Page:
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MecArmy EK3R Slipjoint

Depending on where you work or live, your options for an EDC knife can be pretty limited. You've got to consider blade length, how it locks (if at all), and if it'll draw unwanted attention when you use it. This usually means a keychain knife, which can be too small for some tasks, or a traditional knife with an outdated design and materials. Luckily the MecArmy EK3R measures up as a full-sized albeit compact knife option with a non-locking slipjoint mechanism and low profile styling that makes it a viable modern carry option even in the strictest locales.

Between its length and low profile, the EK3R falls in the sweet spot between keychain knife and full-sized folder as a dedicated compact EDC. It's 3.8" long when closed, and its stainless steel handles bring the knife's thickness down to just 0.5" overall. The Sandvik 12C27 steel blade comes in at 2.65", clearing the common sub-3" length restriction while giving you plenty to work with. The upswept wharncliffe blade shape offers all-around utility and manages most light EDC tasks. A larger thumb hole takes the place of a nail nick to make its two-handed operation deploy the blade in a literal snap thanks to its non-locking slipjoint mechanism.

Unlike lots of traditional slipjoint knives, the EK3R boasts all-metal construction and an included clip for tip down, deep-pocket carry. You can remove the clip to keep the knife as discreet as possible and make use of its lanyard hole for easier retrieval, too. The EK3R is available with a plain stonewashed handle or opt for either a "curl" or "skull" patterned laser-engraved handle at the link below.

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Kershaw Concierge

There's nothing wrong with having statement pieces in your EDC, but there's a good chance you wouldn't want it to be your knife. With that said, you can still carry a discreet knife with eye-catching details from every angle. Kershaw teamed up with knife designer Dmitry Sinkevich to put his sleek, minimalist spin on the new Concierge. It has practical EDC features with modern gent's knife styling and subtle design cues you'll appreciate when you take a closer look.

Immediately upon handling the knife, you’ll notice the unique look and feel of its machined G10 handles. It offers the same light weight and grip you expect from a modern material like G10, but it also sports a woodgrain-like pattern you'd find on traditional knives. Since the Concierge features a secure liner lock mechanism, it allows for both sides of the handle to make the most of the machined G10 material. Instead of simply bolting a pocket knife to one side, Sinkevich-designed a unique inlaid pocket clip. This feature is easy to appreciate especially when using the knife. Since the clip is nearly flush with the scales, the clip stays completely out of the way allowing for a firm and comfortable grip. To add some extra grip, there’s a beefy jimped back spacer too.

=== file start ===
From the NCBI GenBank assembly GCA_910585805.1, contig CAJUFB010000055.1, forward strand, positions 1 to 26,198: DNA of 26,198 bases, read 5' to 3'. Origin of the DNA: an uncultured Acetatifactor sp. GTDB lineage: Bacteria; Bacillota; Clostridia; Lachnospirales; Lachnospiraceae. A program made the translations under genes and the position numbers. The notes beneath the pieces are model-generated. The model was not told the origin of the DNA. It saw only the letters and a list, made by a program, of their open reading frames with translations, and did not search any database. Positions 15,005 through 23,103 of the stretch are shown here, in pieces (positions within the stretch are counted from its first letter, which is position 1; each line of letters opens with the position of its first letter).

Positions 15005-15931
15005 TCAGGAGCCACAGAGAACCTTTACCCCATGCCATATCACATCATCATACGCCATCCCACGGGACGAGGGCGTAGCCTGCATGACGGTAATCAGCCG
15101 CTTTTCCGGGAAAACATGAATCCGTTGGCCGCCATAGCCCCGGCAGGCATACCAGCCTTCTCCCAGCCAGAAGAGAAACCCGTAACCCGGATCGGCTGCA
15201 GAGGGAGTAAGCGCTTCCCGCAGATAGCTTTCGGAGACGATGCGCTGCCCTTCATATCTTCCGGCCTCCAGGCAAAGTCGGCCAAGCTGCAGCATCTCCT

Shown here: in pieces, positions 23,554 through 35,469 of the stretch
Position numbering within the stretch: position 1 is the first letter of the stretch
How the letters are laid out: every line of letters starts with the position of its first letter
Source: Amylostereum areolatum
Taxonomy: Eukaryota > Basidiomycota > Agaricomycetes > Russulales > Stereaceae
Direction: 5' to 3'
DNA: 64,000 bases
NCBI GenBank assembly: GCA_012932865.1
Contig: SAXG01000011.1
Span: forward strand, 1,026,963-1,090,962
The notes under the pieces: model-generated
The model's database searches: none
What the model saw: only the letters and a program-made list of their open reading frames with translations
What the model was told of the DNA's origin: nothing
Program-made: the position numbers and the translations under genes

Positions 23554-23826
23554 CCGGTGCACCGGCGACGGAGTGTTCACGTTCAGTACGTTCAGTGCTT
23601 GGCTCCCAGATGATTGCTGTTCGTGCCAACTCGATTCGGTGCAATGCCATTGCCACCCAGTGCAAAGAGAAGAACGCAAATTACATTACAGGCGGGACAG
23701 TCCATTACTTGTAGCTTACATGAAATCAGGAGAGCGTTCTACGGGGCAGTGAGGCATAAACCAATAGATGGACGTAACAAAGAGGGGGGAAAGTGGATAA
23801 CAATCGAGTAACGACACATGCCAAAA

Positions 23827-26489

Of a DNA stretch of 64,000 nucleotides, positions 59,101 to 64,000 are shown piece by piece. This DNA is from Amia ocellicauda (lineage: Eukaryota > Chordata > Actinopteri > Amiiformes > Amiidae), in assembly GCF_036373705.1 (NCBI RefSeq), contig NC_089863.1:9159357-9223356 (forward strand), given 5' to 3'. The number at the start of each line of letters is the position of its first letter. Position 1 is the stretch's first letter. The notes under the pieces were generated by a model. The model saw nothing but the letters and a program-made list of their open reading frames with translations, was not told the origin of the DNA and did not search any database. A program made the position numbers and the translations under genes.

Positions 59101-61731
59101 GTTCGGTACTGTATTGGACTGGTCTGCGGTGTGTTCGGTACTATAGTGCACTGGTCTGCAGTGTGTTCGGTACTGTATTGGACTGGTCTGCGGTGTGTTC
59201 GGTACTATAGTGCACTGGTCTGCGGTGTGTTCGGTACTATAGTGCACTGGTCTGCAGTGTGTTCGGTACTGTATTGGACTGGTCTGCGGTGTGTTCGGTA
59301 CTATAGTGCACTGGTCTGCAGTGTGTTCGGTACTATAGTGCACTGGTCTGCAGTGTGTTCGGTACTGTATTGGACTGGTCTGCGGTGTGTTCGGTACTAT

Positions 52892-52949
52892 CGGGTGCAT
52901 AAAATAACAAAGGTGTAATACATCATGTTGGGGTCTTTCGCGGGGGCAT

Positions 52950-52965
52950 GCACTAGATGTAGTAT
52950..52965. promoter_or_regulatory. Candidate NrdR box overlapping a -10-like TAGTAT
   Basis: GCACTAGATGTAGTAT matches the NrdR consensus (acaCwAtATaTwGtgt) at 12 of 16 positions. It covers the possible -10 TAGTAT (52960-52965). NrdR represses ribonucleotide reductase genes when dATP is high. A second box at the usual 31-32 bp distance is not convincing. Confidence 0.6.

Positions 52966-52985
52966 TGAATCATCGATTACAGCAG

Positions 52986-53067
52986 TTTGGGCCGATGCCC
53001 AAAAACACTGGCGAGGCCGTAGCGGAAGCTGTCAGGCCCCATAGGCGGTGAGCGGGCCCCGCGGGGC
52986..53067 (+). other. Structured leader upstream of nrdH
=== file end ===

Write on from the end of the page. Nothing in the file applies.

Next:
The blade itself measures in at a reasonable 3.25” and features a sleek gray carbo-nitride coating on top of the 8Cr13MoV base steel. It deploys via a flipper mechanism that uses Kershaw’s KVT ball bearing system. A light press on the flipper lever, and the blade effortlessly opens with a single hand. Instead of an exposed screw, there’s a custom cap on the pivot that adds to the overall sleek appearance of the knife. The blade is a modified drop point with a gentle swedge on the top. The shape is quite versatile, ideal for slicing, cutting, and piercing tasks.

If you’re looking for a new EDC blade that’s easy to use, quick to deploy, and comfortable to carry, the Concierge is an excellent option. At just under 60 bucks, we believe it’s a tremendous value as well. You can add one to your collection at the link below!

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This is a sponsored post presented by Kershaw.

Benchmade 818 Mini Loco

They say a sharp knife is a safe knife. But even better is a sharp knife that's both easy and comfortable to control. Benchmade's Mini Loco 818 brings thoughtful ergonomics and an overbuilt design to their usual premium materials and quality USA-made construction to handle your daily tasks. This new mini version of the Loco keeps its uniquely useful blade shape and dials in the rest of the proportions to be smaller, lighter, and more EDC-friendly overall.

The Mini Loco features a premium 3.38” CPM-S30V blade with a unique reverse tanto blade shape that lets you put immense pressure on the tip without having to worry about chipping during piercing tasks. But unlike with a regular tanto blade, the Mini Loco's shape is far more versatile because it still has a curved belly that lets you slice, too. That well-rounded design is complemented with the easy one-handed manual opening afforded by the large thumbhole set into the blade itself.